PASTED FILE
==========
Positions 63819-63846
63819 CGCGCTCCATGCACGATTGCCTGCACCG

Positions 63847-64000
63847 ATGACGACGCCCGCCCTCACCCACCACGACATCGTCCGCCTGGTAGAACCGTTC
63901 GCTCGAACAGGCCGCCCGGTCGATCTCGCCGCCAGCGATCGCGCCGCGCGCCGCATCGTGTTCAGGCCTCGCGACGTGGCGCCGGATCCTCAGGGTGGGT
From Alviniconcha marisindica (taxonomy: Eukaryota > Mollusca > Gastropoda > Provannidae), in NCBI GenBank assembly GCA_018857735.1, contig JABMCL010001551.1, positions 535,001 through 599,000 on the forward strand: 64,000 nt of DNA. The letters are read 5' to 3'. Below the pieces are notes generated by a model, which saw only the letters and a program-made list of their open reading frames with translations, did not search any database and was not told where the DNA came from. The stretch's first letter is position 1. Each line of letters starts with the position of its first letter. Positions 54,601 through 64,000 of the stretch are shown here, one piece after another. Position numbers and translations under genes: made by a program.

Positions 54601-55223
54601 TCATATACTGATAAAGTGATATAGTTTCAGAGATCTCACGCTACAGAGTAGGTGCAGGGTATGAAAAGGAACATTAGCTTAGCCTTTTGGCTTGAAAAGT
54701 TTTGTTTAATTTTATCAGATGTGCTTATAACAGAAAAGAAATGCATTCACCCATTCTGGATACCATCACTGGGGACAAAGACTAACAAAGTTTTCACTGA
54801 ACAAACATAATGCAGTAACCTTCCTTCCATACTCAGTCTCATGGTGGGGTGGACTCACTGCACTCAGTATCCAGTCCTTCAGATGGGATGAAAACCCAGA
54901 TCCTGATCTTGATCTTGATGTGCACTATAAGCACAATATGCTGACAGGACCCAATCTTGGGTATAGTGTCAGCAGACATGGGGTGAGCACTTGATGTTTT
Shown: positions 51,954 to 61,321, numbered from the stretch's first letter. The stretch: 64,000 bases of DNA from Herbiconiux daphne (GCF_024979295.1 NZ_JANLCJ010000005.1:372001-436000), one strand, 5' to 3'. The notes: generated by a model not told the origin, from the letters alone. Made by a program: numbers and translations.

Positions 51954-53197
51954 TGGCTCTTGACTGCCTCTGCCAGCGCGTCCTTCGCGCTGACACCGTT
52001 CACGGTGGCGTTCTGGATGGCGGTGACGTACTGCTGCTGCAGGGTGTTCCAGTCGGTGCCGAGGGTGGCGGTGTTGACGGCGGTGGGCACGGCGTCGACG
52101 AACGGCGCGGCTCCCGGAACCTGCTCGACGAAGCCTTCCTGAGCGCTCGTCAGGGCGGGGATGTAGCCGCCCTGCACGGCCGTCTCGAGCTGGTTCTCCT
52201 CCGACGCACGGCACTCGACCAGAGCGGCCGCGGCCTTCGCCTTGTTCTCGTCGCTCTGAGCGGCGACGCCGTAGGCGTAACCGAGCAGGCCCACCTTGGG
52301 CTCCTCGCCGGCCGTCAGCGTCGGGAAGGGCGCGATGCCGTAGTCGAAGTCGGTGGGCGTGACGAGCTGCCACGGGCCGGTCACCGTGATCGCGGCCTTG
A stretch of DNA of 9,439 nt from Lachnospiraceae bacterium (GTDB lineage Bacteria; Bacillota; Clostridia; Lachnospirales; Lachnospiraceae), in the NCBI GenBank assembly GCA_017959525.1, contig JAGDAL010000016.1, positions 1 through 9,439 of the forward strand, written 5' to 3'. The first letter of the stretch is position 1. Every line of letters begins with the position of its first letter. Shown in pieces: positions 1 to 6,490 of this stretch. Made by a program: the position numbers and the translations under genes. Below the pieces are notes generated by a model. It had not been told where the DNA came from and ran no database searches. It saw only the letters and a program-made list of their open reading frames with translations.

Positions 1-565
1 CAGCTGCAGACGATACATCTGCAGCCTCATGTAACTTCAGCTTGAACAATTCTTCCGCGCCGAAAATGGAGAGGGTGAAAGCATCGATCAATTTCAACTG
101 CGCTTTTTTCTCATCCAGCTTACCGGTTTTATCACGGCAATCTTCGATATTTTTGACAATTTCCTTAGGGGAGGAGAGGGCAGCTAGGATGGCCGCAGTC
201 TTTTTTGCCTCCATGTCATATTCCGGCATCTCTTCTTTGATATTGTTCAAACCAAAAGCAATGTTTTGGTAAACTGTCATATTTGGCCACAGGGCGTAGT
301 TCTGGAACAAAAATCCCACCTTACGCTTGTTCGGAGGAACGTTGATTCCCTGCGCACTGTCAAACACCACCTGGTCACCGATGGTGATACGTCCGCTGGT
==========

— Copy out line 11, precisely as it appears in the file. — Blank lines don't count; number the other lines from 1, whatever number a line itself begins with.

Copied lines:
54901 TCCTGATCTTGATCTTGATGTGCACTATAAGCACAATATGCTGACAGGACCCAATCTTGGGTATAGTGTCAGCAGACATGGGGTGAGCACTTGATGTTTT